Maya Angelou Analysis

Decent Essays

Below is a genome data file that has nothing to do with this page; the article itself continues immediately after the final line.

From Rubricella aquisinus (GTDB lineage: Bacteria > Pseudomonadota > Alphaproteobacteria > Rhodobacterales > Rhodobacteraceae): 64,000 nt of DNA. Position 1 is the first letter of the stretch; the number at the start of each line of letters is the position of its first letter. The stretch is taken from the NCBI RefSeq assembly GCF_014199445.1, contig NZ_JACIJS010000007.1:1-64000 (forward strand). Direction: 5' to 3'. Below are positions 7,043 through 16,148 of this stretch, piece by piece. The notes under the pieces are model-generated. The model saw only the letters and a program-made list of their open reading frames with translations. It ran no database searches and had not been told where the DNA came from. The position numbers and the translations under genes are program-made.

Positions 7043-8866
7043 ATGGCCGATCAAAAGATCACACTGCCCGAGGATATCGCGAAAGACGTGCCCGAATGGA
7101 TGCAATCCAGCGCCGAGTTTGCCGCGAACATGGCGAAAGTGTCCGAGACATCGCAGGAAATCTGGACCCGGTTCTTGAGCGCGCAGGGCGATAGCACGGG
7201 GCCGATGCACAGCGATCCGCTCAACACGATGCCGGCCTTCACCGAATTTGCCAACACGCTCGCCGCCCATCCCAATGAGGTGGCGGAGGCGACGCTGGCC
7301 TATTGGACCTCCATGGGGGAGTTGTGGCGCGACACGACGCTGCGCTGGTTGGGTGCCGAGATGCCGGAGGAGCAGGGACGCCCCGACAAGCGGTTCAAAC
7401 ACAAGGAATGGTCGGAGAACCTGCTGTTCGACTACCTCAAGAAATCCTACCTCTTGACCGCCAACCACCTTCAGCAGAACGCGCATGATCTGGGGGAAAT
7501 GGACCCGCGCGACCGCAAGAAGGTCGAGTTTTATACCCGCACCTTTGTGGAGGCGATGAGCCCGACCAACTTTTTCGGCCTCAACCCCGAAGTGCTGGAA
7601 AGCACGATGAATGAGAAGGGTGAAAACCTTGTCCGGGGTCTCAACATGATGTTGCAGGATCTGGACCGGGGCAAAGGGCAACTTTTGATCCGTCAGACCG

In America, freed slaves dreamed of freedom and equality for their children after emancipation, but their hopes slowly died due to Jim Crow laws. Their eyes and ears forced them to dismiss from their minds on how their children's lives should be, but their hearts refused. A handful of their children that grew up with false hope of freedom started to write about the effect of the broken promise of emancipation on African Americans. Paul Dunbar was one those children, born to freed slave parents; he experienced first-hand what it meant to have false freedom. Dunbar used the pain and loneliness he endured growing up in the late twentieth century to write many of his poems including “Sympathy.” A generation later, Dunbar would inspire Maya Angelou, an African American poet, to develop a love for literature and language. Maya Angelou even used the last line of “Sympathy” to title her famous book, I Know Why The Caged Bird Sings. Despite Angelou being born a generation after Dunbar, Angelou also faced similar oppression and segregation. However, Angelou had a community that protected and made her feel she belonged, despite living in a country full of danger towards African Americans. Both authors explore the ideas of racism, oppression, and freedom as African Americans. Dunbar's poem emphasizes his lonely and powerless fight for freedom, while Angelou, in her story, “Champion of the World” emphasizes the unity of her community and a hero that
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